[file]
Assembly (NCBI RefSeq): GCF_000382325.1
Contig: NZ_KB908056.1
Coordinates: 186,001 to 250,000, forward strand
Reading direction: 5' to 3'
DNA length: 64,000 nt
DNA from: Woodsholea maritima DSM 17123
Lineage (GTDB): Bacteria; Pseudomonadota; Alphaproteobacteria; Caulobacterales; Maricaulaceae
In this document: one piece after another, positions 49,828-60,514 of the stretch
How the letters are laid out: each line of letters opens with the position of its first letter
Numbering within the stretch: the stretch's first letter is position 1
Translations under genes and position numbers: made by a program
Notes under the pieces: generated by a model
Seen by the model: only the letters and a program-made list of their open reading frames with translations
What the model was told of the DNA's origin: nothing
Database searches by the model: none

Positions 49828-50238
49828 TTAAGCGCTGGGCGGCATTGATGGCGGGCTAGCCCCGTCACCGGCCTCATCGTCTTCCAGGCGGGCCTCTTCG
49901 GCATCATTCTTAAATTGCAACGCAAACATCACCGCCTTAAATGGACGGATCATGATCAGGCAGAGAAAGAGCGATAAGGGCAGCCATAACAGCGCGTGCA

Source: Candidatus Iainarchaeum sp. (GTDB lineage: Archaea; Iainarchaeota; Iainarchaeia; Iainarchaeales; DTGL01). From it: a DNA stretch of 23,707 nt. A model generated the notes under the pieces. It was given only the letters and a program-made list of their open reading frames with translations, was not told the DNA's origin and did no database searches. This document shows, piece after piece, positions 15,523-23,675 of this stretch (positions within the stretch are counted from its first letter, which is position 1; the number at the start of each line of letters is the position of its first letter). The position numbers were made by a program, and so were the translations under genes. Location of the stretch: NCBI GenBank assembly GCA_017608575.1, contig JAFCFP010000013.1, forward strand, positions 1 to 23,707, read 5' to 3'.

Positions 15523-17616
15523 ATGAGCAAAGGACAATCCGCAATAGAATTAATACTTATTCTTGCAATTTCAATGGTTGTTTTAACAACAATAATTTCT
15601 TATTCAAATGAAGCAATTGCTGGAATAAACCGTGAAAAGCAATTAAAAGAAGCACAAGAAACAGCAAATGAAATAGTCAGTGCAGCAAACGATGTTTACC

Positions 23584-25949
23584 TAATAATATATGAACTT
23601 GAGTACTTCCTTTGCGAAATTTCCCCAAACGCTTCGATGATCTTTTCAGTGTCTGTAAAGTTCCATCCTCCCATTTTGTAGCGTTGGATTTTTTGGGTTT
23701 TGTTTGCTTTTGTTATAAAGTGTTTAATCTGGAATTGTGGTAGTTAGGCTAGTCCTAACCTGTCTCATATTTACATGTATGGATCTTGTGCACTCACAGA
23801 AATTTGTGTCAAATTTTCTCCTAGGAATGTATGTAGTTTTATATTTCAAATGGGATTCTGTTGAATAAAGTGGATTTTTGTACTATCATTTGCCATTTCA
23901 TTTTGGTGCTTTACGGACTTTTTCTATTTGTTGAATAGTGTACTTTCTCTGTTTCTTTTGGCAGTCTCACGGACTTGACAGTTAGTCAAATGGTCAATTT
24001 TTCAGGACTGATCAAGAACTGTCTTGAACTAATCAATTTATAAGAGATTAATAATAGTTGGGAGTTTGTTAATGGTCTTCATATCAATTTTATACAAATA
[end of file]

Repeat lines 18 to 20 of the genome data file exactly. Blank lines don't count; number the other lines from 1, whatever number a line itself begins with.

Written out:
49901 GCATCATTCTTAAATTGCAACGCAAACATCACCGCCTTAAATGGACGGATCATGATCAGGCAGAGAAAGAGCGATAAGGGCAGCCATAACAGCGCGTGCA

Source: Candidatus Iainarchaeum sp. (GTDB lineage: Archaea; Iainarchaeota; Iainarchaeia; Iainarchaeales; DTGL01). From it: a DNA stretch of 23,707 nt. A model generated the notes under the pieces. It was given only the letters and a program-made list of their open reading frames with translations, was not told the DNA's origin and did no database searches. This document shows, piece after piece, positions 15,523-23,675 of this stretch (positions within the stretch are counted from its first letter, which is position 1; the number at the start of each line of letters is the position of its first letter). The position numbers were made by a program, and so were the translations under genes. Location of the stretch: NCBI GenBank assembly GCA_017608575.1, contig JAFCFP010000013.1, forward strand, positions 1 to 23,707, read 5' to 3'.

Positions 15523-17616